Participants at baseline who complied with the PA recommendation made more use of the intervention and this may be due to the positive feedback that they received during the intervention due to their behaviour. Participants who complied with the behavioural recommendation at the start of the intervention got positive feedback and received less information about how to change their behaviour. For those participants, the intervention might be less time-consuming in contrast to participants who did not comply with the recommendation. They received more feedback and were asked to change their behaviour. If people need to process a lot of new information, it requires a lot of resources and might decrease their self-regulatory capacity which is called ego depletion [58, 59] which could hinder participants from participating in all single intervention modules.

Generation of action plans

Those participants who were more physically active at baseline were less likely to generate APs for PA. It might be that participants who were already active skipped the application of the AP because they have more experiences about when, where, and how to be physically active. Furthermore, it is reasonable that less physically active participants made more use of the AP modules because they received more tailored feedback on their behaviour and how to generate APs, which might have encouraged them to use the application more.

We have found that participants who had a high risk perception generated more APs for FV consumption. As mentioned above, those participants might be more interested in relevant information about how to change their health behaviour [57] and might therefore generate APs.

Furthermore, having a strong intention to increase one’s FV consumption was found to be a significant predictor of generating APs for that behaviour. Since intention is one of the most important determinants of behavioural change [56] and a parameter of use with regards to optimising the effectiveness of APs [60], it seems plausible that participants who had a strong intention to change made the effort to generate APs to increase their self-regulation skills in terms of performing this behaviour in practice [61].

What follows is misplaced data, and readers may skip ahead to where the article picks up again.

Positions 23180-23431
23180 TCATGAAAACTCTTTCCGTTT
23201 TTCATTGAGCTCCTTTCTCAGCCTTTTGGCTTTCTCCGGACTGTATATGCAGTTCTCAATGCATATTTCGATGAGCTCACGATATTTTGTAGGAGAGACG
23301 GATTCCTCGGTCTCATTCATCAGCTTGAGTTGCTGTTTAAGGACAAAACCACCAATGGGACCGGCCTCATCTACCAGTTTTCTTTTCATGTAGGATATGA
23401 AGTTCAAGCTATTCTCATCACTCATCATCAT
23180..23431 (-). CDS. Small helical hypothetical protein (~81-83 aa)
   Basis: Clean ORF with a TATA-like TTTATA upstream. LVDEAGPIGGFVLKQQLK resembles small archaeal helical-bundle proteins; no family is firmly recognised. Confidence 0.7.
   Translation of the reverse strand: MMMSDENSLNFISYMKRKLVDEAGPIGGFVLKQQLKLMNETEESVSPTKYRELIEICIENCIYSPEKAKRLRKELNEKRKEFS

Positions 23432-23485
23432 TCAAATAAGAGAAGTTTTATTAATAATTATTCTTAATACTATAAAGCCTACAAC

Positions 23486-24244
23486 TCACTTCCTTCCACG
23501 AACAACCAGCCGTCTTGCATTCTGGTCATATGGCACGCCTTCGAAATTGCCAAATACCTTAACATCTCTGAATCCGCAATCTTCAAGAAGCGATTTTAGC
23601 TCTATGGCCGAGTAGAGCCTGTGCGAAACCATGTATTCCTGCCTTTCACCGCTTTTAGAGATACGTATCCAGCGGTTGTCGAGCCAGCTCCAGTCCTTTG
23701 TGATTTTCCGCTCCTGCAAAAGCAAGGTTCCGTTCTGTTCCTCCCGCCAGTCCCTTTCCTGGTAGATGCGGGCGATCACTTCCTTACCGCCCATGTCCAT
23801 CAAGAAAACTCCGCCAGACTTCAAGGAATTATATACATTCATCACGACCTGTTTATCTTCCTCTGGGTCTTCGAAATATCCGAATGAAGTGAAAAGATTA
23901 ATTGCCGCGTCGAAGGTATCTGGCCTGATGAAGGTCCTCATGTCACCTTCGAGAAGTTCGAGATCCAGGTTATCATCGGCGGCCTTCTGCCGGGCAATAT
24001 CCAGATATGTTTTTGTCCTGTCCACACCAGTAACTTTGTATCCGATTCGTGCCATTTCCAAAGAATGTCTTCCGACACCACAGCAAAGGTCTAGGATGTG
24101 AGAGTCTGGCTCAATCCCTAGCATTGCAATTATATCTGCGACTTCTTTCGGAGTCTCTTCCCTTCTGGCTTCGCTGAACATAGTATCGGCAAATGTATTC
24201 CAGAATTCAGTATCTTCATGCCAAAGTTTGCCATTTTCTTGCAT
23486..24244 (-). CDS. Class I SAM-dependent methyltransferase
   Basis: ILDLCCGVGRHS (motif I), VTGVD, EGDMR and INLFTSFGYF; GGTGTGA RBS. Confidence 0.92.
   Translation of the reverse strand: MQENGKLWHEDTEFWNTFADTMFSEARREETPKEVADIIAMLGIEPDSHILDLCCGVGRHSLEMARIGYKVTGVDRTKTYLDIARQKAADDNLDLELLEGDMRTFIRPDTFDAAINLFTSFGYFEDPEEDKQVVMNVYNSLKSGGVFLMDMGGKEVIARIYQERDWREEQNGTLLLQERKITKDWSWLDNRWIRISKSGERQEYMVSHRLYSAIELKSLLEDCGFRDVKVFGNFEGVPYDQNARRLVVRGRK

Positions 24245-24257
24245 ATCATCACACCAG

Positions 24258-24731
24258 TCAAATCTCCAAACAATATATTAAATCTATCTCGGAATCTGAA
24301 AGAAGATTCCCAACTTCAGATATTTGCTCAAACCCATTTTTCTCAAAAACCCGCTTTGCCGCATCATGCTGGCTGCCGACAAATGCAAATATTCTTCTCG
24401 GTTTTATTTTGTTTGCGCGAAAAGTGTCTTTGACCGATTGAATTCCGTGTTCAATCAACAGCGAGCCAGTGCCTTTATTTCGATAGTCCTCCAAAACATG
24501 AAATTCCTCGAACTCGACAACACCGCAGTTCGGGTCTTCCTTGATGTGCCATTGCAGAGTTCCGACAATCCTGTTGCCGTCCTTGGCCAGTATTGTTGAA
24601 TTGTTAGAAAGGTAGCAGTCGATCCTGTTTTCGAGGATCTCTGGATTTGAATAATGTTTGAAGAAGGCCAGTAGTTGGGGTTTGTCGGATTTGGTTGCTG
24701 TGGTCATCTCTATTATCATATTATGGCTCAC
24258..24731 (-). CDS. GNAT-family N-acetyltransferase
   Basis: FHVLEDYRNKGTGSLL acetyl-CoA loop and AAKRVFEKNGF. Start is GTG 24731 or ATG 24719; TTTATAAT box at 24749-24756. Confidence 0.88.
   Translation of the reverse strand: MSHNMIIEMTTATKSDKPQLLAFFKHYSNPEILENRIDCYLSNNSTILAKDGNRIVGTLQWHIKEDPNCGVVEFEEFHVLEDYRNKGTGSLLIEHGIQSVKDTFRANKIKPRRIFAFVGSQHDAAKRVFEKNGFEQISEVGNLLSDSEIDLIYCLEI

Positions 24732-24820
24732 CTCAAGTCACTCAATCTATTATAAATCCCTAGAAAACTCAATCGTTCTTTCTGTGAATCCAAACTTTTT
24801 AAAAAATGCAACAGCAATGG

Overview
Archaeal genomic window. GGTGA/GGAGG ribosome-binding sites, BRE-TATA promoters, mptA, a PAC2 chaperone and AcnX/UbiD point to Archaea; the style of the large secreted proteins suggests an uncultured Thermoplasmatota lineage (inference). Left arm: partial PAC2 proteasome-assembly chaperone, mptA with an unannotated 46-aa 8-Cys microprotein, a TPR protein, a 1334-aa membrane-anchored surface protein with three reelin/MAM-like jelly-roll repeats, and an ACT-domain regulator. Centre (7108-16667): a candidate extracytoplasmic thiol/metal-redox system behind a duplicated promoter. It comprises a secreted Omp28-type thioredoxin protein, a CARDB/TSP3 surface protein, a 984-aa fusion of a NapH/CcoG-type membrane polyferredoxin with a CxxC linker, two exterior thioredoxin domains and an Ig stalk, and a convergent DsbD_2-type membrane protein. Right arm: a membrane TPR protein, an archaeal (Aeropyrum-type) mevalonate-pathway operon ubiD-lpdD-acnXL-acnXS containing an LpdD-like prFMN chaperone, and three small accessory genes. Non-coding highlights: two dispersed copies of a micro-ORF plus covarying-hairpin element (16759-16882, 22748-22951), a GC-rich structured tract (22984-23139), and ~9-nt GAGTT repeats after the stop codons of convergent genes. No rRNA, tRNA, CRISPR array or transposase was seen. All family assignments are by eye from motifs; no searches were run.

Action plan quality

We found that nearly all APs were highly instrumental, indicating that they were goal-directed. It is reasonable to assume that only participants who had a high intention to change their behaviours used this intervention module and made serious efforts to generate APs. In addition, more than half of the plans were highly specific and provided a high amount of details about what, where, when, how, and with whom the plan will be performed. APs that were medium-specific did not mention all details of the defined AP. This is in line with another study about the quality of action planning that reported that less specific plans did not mention the time at which the action would be performed [46]. Nevertheless, the good quality of the plans could be explained by the fact that participants were guided through the planning modules by providing examples of effective plans, by asking participants to fill in their plans step-by-step, and because participants needed to evaluate their APs using the “PEPP-rule”. This practical application seems to be useful in terms of generating high quality APs.

Regarding predictors of plan specificity, we found that being in a relationship has a positive influence on the quality of APs. It is conceivable that this is biased with the presence of the partners while generating the AP and participants filled in the “with whom” section with their partner, which resulted in a higher plan specificity as defined.

Contrary to our assumption that participants that have different socio-demographic characteristics might use the intervention modules differently [48] or might generate different plans with regards to plan quality, no such difference could be found. This might imply that the “PEPP-rule” application is equally effective for people who have different educational levels or different working situations to generate instrumental and specific APs.

Strengths, limitations, and recommendations